In today’s culinary landscape,

where chefs battle for fame on countless television shows and the ingredient of the moment can change on a dime, Chef/Restaurateur Marco Frattaroli is a stalwart of honest Italian cooking, whose guiding principles dictate that tradition trumps trends and integrity reigns supreme.

Marco opened Bastas Trattoria in Northwest Portland in 1992 with lines around the block. Over two decades later, Bastas Trattoria remains a neighborhood favorite and an example of what hard work and unerring principles bring to the table: longevity and authenticity.

Bastas menus offer traditional Italian dishes, while the daily specials allow Marco to showcase more refined flavors and local ingredients. “Fresh is a relative term,” extols Marco, who drives out to the coast to purchase directly from the fisherman on the docks. Local sardines and anchovies, what he refers to as “bait fish,” are his beloved, as well as local razor clams and octopus. An expert in charcuterie, Marco has been curing his own prosciuttos and making the restaurant’s salamis and bresaola since he opened 20 years ago, long before “house-made” was in vogue.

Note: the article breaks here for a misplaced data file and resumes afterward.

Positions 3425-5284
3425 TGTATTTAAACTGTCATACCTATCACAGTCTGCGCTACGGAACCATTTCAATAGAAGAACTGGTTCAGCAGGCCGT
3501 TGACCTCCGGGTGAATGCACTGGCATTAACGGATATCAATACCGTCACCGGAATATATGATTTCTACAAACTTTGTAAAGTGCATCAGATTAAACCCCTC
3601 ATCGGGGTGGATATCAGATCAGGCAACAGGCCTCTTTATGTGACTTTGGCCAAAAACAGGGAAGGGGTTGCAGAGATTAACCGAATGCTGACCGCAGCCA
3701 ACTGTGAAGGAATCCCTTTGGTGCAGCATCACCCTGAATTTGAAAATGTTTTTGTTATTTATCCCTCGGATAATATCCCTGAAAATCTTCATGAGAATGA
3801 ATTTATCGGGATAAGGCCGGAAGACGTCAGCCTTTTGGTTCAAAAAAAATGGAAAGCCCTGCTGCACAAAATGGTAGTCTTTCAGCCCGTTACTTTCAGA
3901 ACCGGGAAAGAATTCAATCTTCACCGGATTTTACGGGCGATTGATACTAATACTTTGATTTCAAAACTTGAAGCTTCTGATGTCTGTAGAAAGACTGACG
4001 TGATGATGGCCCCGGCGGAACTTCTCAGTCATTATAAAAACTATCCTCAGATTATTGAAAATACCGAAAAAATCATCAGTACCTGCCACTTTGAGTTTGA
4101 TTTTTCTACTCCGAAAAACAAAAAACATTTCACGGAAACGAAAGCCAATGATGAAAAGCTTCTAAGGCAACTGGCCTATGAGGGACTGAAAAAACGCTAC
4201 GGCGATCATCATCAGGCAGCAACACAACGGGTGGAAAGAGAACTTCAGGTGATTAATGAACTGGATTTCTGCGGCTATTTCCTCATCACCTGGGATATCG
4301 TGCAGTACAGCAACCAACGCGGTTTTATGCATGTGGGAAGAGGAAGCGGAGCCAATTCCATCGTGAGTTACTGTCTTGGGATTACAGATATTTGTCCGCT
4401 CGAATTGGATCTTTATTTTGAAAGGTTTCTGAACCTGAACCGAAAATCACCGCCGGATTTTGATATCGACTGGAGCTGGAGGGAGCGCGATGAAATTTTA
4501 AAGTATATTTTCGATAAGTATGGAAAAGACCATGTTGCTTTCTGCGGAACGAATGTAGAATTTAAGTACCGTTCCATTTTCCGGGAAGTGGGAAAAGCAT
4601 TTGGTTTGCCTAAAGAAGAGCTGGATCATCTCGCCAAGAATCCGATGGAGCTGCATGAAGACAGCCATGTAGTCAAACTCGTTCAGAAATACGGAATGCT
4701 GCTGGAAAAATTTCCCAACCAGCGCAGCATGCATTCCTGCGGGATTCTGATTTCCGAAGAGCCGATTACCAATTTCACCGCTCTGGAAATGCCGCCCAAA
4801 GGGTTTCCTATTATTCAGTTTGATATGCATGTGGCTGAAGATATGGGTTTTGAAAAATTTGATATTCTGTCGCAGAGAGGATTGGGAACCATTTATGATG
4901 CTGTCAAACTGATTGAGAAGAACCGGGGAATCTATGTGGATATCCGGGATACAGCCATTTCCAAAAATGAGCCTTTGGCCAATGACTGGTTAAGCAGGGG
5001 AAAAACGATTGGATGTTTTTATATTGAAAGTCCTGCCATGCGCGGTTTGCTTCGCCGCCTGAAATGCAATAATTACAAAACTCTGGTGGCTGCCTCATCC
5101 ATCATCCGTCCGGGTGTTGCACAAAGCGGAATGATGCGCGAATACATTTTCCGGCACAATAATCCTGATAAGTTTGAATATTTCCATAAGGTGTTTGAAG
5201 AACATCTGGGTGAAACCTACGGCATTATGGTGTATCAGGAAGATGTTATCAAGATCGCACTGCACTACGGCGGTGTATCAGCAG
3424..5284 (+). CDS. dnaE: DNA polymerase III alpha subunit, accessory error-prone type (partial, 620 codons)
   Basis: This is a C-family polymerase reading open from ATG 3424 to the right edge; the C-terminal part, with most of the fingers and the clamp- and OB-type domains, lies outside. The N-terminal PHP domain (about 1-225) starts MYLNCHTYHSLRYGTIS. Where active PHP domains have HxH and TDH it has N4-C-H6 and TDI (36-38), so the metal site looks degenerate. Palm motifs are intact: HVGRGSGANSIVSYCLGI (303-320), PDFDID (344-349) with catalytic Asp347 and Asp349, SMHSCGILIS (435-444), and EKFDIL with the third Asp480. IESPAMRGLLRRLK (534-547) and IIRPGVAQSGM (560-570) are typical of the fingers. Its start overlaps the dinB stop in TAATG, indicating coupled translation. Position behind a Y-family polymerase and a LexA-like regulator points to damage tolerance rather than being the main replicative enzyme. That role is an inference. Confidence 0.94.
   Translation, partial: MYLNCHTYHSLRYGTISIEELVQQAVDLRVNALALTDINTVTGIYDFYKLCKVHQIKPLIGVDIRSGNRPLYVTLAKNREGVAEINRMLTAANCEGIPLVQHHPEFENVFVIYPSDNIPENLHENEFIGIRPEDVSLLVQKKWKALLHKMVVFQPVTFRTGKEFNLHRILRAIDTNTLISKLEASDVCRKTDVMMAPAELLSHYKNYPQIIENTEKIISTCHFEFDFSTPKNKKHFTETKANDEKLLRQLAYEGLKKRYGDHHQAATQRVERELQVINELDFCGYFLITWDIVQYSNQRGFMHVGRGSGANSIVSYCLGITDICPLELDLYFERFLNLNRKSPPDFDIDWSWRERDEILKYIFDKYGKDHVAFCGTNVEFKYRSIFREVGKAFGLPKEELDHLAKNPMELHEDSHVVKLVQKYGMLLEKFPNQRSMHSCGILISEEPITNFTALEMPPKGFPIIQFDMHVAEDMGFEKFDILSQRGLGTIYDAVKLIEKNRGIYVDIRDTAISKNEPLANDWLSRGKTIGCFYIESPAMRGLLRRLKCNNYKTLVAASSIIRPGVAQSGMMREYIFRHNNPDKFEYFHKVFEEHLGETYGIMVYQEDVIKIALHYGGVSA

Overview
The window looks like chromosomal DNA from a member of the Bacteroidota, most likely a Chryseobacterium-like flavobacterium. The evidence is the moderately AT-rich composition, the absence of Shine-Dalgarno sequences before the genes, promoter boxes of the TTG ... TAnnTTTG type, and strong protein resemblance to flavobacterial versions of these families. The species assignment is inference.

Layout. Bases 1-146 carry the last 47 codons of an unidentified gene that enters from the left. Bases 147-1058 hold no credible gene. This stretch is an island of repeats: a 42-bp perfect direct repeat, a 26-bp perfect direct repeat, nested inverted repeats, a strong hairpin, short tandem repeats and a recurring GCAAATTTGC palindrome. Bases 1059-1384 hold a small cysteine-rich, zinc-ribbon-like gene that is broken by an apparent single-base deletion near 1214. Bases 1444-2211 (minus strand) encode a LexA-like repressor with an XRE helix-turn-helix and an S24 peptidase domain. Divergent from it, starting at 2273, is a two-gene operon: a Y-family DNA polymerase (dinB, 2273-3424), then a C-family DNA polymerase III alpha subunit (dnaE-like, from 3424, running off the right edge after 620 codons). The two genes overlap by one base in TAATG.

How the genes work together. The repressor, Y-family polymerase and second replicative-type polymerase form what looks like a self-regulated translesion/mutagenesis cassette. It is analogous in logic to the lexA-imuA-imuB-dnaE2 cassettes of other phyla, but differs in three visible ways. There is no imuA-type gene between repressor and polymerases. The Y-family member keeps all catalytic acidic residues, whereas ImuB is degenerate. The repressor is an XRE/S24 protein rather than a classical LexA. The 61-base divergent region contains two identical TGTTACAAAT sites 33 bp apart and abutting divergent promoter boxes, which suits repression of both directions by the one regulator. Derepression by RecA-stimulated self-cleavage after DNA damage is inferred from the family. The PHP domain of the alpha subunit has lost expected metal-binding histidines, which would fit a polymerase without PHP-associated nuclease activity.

A self taught chef, Marco’s greatest influence was his father, a physician who was incredibly passionate about food. Born in Rome, Marco grew up in both Italy and the United States, immersed amidst the excitement of cooking and the kitchen. He experienced firsthand the joy that comes from a meal made with love and care and two hands. An avid hunter and creative thinker, his father was known to substitute spit-roasted robins in the classic Lombard dish, Polenta e Osei, when no pheasant were abound.

Prior to establishing Bastas Trattoria, Marco apprenticed and studied baking in Italy at Buralli bakeries in Altopascio, near Lucca.  An industrial bakery with more than 600 employees, Buralli made all of its dough by hand and used natural fermentation. Upon return to Portland, Marco and former partner launched Tuscan Bakery in 1986, a wholesale bakery that sold artisan bread to groceries and gourmet markets, including Pastaworks, with more than 250 accounts. His signature style was a Tuscan-style loaf made with natural fermentation.

A self-described non-conformist, Marco is a maverick in the truest sense of the term. “I am a bit existential and fatalistic,” he explains.  “Maybe if we eat a greater variety of things they will last longer.”